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Disability campaign mounts ahead of elections

September 17, 2018

Federation is responding to the joint needs of students with disability and their teachers at every campaigning level, as advocacy intensifies ahead of the state and federal elections.

At Annual Conference, members prioritised “belonging” and “rigour” in the schooling and learning experiences of children and young people with disability.

Since Conference in July, Federation has set about this crucial task from a professional, organising and political perspective.

In those months, Federation has engaged more than 200 members in the Organising for Intervention seminar in city and country Associations, with the aim of providing participants with information on what departmental procedures, funding and human resources are available to teachers in the learning support of students with disability.

The Trade Union Training seminar has been well received by teachers, consultants and principals alike. Evaluations have been overwhelmingly positive and members have valued the opportunity to connect with colleagues to identify local supports and develop strategies for when support has not been readily available.

The seminar has shown the need that exists across the state and the unique and compounded challenges faced by schools in regional and rural areas.

Lead researchers and practitioners have been confirmed for the Centre for Professional Learning’s (CPL) inaugural Mental Health of Students with Disability conference on Monday, 5 November.

Participants will hear keynote addresses from heads of developmental and child neuropsychiatry at the University of NSW and Westmead Children’s Hospital, Professor Julian Trollor and Dr David Dossetor.

Headspace will present on the National Education Initiative, launched together with beyondblue in August, while School-Link, the joint education health initiative addressing mental health in schools for almost two decades, will run a workshop and have materials available for schools.

KidsXpress will unpack a brain-based approach to emotional and behavioural challenges while Berry Street will provide a snapshot of its hugely sought after Berry Street Education Model.

To further the campaigning momentum, Federation will fund a delegate from every Association across the state to attend the Equity Matters Disability Symposium to be held at Federation House on Saturday, 17 November.

The symposium will bring together lead academics and experts in the areas of disability and Aboriginal education, refugees and trauma, early intervention and care, and mental illness.

The symposium is open to all Federation members and will provide opportunities for Association representatives to plan for local action. NSW ministers, senior Department officials and organisation representatives are being invited to hear the evidence underpinning the need for adequate investment and urgent systemic change.

To supplement these actions in pursuit of educational equity, Federation has also met with the Australian Human Rights Commissioners Alastair McEwin (Disability Discrimination) and Megan Mitchell (Children), heads of the Department’s Delivery Unit and Disability, Learning and Wellbeing directorate, and connected with advocacy organisations Family Advocacy, First Peoples Disability Network and Service for the Treatment and Rehabilitation of Trauma and Torture Survivors.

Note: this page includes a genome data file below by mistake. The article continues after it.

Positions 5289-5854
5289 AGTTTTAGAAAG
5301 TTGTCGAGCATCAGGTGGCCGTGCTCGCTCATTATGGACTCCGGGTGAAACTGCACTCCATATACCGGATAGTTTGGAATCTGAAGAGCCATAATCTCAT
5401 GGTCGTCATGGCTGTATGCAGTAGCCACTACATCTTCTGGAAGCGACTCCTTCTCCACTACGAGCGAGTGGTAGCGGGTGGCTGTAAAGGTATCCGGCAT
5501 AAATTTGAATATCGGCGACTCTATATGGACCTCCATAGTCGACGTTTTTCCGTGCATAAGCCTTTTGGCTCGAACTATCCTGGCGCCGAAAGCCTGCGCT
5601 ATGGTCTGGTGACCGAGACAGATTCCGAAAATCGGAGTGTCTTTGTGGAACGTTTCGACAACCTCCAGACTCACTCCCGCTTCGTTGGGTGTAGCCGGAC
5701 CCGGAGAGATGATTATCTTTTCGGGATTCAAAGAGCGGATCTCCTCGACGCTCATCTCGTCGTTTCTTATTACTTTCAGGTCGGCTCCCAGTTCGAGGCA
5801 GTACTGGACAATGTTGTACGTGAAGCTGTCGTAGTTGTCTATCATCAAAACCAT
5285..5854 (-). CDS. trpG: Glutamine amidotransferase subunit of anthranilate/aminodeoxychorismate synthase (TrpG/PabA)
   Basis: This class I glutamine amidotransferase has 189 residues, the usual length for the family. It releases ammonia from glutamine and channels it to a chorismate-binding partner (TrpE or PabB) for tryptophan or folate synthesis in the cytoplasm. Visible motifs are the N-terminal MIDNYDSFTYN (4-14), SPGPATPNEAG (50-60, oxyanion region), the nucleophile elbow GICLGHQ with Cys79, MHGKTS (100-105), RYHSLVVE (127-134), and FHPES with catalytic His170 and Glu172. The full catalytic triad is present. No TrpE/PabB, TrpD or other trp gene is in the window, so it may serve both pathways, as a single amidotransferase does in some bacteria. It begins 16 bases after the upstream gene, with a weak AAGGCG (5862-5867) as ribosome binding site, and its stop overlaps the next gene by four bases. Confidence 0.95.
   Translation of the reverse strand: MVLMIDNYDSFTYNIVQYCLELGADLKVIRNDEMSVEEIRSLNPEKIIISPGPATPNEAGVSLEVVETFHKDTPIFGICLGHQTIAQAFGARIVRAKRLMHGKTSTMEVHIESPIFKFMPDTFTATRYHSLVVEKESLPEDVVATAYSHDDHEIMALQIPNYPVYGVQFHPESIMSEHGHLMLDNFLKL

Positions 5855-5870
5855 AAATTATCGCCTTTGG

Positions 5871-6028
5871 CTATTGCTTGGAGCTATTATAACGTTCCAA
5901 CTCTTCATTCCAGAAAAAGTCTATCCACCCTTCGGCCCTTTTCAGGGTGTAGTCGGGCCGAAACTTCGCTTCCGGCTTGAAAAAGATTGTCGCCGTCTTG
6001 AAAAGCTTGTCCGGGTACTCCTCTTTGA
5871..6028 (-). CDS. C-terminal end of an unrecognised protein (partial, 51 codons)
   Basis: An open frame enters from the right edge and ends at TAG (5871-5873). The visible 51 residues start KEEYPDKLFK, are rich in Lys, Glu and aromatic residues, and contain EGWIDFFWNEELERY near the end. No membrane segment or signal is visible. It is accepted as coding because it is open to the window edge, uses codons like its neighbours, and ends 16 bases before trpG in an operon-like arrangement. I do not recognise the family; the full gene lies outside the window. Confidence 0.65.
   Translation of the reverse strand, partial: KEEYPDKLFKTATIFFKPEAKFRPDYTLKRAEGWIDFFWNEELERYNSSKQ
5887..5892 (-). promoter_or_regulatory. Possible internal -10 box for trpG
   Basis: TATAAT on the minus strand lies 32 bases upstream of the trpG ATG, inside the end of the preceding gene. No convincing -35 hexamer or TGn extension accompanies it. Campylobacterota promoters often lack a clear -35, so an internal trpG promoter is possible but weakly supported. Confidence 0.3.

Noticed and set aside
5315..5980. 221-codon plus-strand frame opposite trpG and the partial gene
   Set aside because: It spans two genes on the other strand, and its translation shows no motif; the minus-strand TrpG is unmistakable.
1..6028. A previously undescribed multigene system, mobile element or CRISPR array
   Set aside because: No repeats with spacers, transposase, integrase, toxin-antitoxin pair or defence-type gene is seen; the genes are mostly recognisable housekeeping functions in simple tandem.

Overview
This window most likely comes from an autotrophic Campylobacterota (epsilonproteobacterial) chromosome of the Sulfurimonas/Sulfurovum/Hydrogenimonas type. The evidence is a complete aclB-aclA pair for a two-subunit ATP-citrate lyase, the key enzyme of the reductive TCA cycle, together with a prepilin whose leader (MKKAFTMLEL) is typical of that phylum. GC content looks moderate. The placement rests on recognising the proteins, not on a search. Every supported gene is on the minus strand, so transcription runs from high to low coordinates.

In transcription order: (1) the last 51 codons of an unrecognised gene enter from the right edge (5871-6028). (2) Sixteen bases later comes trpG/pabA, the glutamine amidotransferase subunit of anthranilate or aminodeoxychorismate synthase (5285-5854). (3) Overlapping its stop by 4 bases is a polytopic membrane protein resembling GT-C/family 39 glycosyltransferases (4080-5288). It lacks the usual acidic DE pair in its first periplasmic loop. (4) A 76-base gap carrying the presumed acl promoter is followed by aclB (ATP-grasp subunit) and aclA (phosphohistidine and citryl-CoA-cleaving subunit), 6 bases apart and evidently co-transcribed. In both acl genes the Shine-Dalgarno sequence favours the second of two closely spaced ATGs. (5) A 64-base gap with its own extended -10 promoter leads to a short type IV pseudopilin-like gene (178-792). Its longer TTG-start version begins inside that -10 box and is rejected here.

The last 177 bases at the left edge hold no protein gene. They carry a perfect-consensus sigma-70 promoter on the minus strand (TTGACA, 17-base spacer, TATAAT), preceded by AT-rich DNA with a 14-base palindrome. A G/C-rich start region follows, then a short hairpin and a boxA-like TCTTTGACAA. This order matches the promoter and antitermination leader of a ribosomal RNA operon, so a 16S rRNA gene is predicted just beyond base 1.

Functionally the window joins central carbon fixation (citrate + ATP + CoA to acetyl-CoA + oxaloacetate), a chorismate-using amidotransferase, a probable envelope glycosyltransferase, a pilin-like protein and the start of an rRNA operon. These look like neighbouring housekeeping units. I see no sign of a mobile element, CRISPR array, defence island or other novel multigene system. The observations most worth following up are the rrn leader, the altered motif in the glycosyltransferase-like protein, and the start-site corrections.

Federation has also met with associate professors Iva Strnadova, Therese Cummings and Dr Sue O’Neill from the University of NSW regarding their extensive research on transition planning for students with disability and complex needs.

Federation has continued to carry out its shared responsibility and commitment by collaboratively engaging in the Department’s Improving Outcomes for Children with Disability and their Families initiative.

The process has brought together more than 30 organisation representatives, as the Department aims to implement the recommendations from the Parliamentary inquiry and deliver on its goal to be the best education system for children with disability in Australia.

Over the past year, Federation has taken the expertise, successful practice and needs of members to the Department planning table and ensured that adequate resourcing and teacher support remains steadfast in discussions.

While this process continues, Federation members are clear that improvements require funding and the Federal Government’s cuts must be reversed if these necessary projects are to be delivered effectively and sustainably by state governments.

During the Fair Funding Now! week of action, Federation Organisers visited specialist settings and door knocked in targeted electorates with specialist and mainstream teachers who were able to speak first hand of the difference additional disability funding would make to their teaching.

They took to the streets and social media to share the effect more teachers, collaborative planning time, professional learning and allied health professionals would make for their students.

As we intensify campaign efforts in the lead up to the state and federal elections, members are encouraged to promote the upcoming symposium and active participation in the Fair Funding Now! campaign.

These important initiatives seek to address complex system challenges, while the TUT seminar and CPL conference respond to immediate need by equipping members with knowledge and strategies to support the students in their classrooms.

Claudia Vera, City organiser

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